Read: Kyra Bussanich's winning recipe for Boston Cream Pie cupcakes from Food Network's The Closer 100th Episode.
    Source:

    http://www.oregonlive.com/lake-oswego/index.ssf/2011/12/lake_oswego_baker_wins_food_ne.html

    Jefferson Adams
    Celiac.com 03/28/2014 - Did John F. Kennedy suffer from symptoms of undiagnosed celiac disease? Celiac disease expert Dr. Peter H. R. Green says Kennedy's known symptoms and family history make it likely that America's 35th president did in fact have celiac disease, which remained undetected in his lifetime.
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    He writes that: “John F. Kennedy’s long-standing medical problems started in childhood. In Kennedy’s adolescence, gastrointestinal symptoms, weight and growth problems as well as fatigue were described. Later in life, he suffered from abdominal pain, diarrhea, weight loss, osteoporosis, migraine and Addison’s disease. Chronic back problems, due to osteoporosis, resulted in several operations and required medications for chronic pain."
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    Source:
    Irishcentral.com.

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    Jefferson Adams
    Celiac.com 06/21/2018 - Would you buy a house advertised as ‘gluten-free’? Yes, there really is such a house for sale. 
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    Read more at Arizonafamily.com.

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    Bakery On Main started in the small bakery of a natural foods market on Main Street in Glastonbury, Connecticut. Founder Michael Smulders listened when his customers with Celiac Disease would mention the lack of good tasting, gluten-free options available to them. Upon learning this, he believed that nobody should have to suffer due to any kind of food allergy or dietary need. From then on, his mission became creating delicious and fearlessly unique gluten-free products that were clean and great tasting, while still being safe for his Celiac customers!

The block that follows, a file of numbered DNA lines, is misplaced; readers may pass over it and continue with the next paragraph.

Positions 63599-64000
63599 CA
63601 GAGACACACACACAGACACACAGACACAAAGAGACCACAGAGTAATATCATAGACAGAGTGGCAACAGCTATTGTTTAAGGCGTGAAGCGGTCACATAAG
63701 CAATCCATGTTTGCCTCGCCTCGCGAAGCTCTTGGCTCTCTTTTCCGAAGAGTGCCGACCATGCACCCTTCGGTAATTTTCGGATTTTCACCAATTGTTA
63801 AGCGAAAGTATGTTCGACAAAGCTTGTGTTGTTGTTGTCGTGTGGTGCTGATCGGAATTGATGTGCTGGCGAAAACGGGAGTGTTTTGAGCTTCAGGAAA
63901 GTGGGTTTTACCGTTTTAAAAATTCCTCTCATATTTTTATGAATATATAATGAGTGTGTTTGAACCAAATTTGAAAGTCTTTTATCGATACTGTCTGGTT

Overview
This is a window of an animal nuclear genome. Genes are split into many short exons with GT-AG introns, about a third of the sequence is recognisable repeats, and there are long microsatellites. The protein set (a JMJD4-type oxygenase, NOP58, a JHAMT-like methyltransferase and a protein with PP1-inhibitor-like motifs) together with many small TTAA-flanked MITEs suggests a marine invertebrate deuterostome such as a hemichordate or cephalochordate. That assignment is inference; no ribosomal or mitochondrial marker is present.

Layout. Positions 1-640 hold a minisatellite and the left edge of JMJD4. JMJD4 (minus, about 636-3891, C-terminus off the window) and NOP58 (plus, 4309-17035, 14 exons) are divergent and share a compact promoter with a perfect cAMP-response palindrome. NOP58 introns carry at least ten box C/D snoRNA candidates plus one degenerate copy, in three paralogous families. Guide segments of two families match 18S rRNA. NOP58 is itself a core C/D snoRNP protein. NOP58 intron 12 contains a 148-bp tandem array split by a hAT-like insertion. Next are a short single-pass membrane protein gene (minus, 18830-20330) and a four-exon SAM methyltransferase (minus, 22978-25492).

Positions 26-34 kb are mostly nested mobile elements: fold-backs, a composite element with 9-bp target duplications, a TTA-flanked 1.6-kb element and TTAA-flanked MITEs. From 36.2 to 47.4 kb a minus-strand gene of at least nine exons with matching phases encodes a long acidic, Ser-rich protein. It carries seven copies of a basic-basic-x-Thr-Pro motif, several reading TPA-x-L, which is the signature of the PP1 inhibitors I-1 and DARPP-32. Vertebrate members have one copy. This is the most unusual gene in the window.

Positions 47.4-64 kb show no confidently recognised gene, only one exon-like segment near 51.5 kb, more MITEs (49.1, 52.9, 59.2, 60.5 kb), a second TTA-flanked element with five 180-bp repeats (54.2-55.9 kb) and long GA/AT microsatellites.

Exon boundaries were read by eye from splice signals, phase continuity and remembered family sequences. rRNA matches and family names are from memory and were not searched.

Premium ingredients, bakeshop delicious recipes, and happy customers were our inspiration from the beginning— and are still the cornerstones of Bakery On Main today. We are a fiercely ethical company that believes in integrity and feels that happiness and wholesome, great tasting food should be harmonious. We strive for that in everything we bake in our dedicated gluten-free facility that is GFCO Certified and SQF Level 3 Certified. We use only natural, NON-GMO Project Verified ingredients and all of our products are certified Kosher Parve, dairy and casein free, and we have recently introduced certified Organic items as well!